January 19 - January 25, 1995


Clumsy Climax

By Zachary Woodruff

IT'S ALWAYS INTERESTING to watch new directors develop their filmmaking skills, and John Singleton is a particularly valuable example. He's talented, he's got things to say, and he has the potential to keep moving upward. At age 23, he made his first feature film, Boyz N the Hood, written directly from his own experiences.

At that time I was the same age, had just started reviewing movies, and found Boyz easily the best movie of the year. I felt Singleton had just opened up a whole world to me, and what's more I felt he was speaking on my level--neither overly intellectual nor insultingly pedantic. The film had the moral energy of something made by a person who's been dying to tell a story for ages and, at long last, gets the chance.

When you are full of creative gumption and finally discover a suitable medium where it can be unleashed, you can do no wrong--at first. Singleton faltered with his second effort, a gooey road trip/love story that focused on the emotional turmoil of a young woman. Still, I am inclined to forgive Poetic Justice, mainly because Singleton was taking an abrupt turn from the usual choices made by black directors, which invariably involve more inner-city male violence. Here Singleton was trying to get outside the city and inside the mind and perspective of a woman--even if that woman was only Janet Jackson.

Higher Learning, Singleton's latest effort, shows the kind of healthy progress that can only come from enduring the pain of failure. Cinematically, this is Singleton's best film so far, with outstanding cinematography by Peter Lyons Collister and clean, purposeful editing. The story suffers greatly from an error in judgment at the end, but the picture displays the kind of raw power seen in Boyz.

Higher Learning takes place at the fictitious Columbus University, a multicultural environment that Singleton uses as a microcosm of society. The obviousness of this premise would be laughable except for Singleton's earnestness to his task. He has based the picture on his own college experience, and what he puts on screen really does capture the bewilderment of being thrust into the melting pot of a college campus.

In simple, neat strokes, the director contrasts students by the music they play and the dorm room decorations they choose. He creates a small set of characters whose situations will stir the empathy of anyone who has ever attended college: the naked feeling of being told you are not registered for a class you thought you had; the desperation of seeking social contact when it seems like everybody else has already established their own; the sobering realization that a professor isn't going to accept any excuses.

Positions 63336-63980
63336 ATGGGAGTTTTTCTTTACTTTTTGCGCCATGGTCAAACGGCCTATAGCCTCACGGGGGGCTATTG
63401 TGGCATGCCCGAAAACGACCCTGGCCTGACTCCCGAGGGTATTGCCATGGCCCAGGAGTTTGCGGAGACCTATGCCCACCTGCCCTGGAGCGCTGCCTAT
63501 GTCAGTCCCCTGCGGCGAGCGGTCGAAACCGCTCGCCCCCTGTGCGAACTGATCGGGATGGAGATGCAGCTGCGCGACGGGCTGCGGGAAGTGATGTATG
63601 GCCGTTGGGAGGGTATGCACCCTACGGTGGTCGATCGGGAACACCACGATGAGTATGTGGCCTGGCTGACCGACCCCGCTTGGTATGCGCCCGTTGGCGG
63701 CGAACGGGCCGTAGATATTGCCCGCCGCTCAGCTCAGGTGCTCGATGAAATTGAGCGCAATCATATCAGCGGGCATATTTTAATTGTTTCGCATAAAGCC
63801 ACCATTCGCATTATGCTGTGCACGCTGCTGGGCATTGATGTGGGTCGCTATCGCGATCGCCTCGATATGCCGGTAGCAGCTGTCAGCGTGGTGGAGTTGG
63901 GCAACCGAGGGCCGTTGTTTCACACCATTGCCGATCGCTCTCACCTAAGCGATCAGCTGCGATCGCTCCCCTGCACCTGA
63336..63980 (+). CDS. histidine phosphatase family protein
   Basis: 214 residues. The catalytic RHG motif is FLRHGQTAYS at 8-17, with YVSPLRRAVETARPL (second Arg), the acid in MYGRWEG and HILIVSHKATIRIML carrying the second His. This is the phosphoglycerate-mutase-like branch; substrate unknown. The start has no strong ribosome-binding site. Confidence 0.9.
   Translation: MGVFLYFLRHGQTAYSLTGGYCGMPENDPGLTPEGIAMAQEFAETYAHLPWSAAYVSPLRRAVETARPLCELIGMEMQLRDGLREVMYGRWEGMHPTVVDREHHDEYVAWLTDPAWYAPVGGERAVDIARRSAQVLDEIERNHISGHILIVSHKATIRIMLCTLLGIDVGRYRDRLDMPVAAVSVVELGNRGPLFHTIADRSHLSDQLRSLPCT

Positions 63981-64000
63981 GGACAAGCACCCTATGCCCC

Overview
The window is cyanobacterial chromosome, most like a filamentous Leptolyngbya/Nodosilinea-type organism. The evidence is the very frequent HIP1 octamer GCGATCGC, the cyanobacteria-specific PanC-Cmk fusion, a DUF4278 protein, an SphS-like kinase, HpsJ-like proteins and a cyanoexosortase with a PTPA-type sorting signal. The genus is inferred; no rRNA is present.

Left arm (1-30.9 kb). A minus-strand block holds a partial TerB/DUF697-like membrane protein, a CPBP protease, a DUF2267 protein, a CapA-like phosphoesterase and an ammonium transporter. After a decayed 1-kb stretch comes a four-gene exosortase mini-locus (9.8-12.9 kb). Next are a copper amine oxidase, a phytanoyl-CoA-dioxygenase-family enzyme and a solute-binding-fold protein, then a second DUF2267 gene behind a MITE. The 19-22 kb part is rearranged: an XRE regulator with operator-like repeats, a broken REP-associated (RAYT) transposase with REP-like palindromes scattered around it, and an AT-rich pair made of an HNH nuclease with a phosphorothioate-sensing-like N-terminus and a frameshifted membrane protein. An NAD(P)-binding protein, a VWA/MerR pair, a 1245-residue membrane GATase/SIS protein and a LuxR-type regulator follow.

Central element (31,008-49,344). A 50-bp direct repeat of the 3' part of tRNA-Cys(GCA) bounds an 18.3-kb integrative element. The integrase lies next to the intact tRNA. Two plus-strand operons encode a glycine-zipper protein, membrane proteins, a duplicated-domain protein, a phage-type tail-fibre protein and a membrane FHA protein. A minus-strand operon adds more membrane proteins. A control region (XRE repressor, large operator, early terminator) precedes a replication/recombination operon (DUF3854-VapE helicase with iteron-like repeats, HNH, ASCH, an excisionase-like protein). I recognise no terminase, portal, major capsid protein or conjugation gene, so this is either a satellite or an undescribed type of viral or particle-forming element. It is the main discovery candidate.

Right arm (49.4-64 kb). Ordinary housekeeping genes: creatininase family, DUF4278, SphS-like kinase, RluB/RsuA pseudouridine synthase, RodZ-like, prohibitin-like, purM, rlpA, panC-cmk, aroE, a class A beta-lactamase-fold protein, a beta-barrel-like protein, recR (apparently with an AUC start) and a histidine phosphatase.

A few individual storylines emerge, one of which concerns a young woman (Kristy Swanson) who, having endured a date rape, is now entertaining the idea of becoming a lesbian. Here Singleton's experience with Poetic Justice really pays off: he manages to give a sensitive, engaging treatment to a subject that could easily be mishandled.

The main thread of the story, though, involves Omar Epps, a black athlete who is at school on scholarship and resents the pressure he feels to perform. Epps' struggle mirrors Singleton's own experience, and once again the director's earnestness wins out over his obviousness. When a black professor (played with an odd New England affectation by Laurence Fishburne) gives Epps simple advice about trying harder, it almost seems like a revelation.

Singleton is also to be applauded for the sheer formal beauty of several of his scenes. A fast-paced relay race is followed with the precision of Riefenstahl. A scene of a male and female athlete doing stretching exercises together leads perfectly, satisfyingly into a sex scene between the two.

Where Singleton falters is in the third thread of his narrative, which follows the progression of a dim-witted white mid-westerner whose insecurities are seized upon by a group of Nazi skinheads. Skinheads are hardly prevalent forces on college campuses, and Singleton further strains believability by creating a posse of black activist students who do battle against them.

Worse yet, he never allows the fledgling racist student (well-played by Jewish actor Michael Rapaport) any chance out of his situation. The student starts out pathetic and just gets worse, and his weakness drags down several of the film's strongest characters.

Why not create a movie that ends, instead, with the strong characters uplifting the weak? Until the climax, Singleton had come so far with Higher Learning; it's a shame he felt the need to fall back into the tragic structure of Boyz N the Hood.

As the movie ends, Singleton's amateurish tendencies come to full light as he places an American flag on the screen and types the word "unlearn" across it like some sort of glib public-service announcement. That's a more suitable message for the filmmaker who, having come a long way, still has a few things to unlearn before he can make good on the potential he so plainly possesses.

Higher Learning is playing at Catalina (881-0616), Century Gateway (792-9000) and De Anza (745-2240) cinemas.

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January 19 - January 25, 1995

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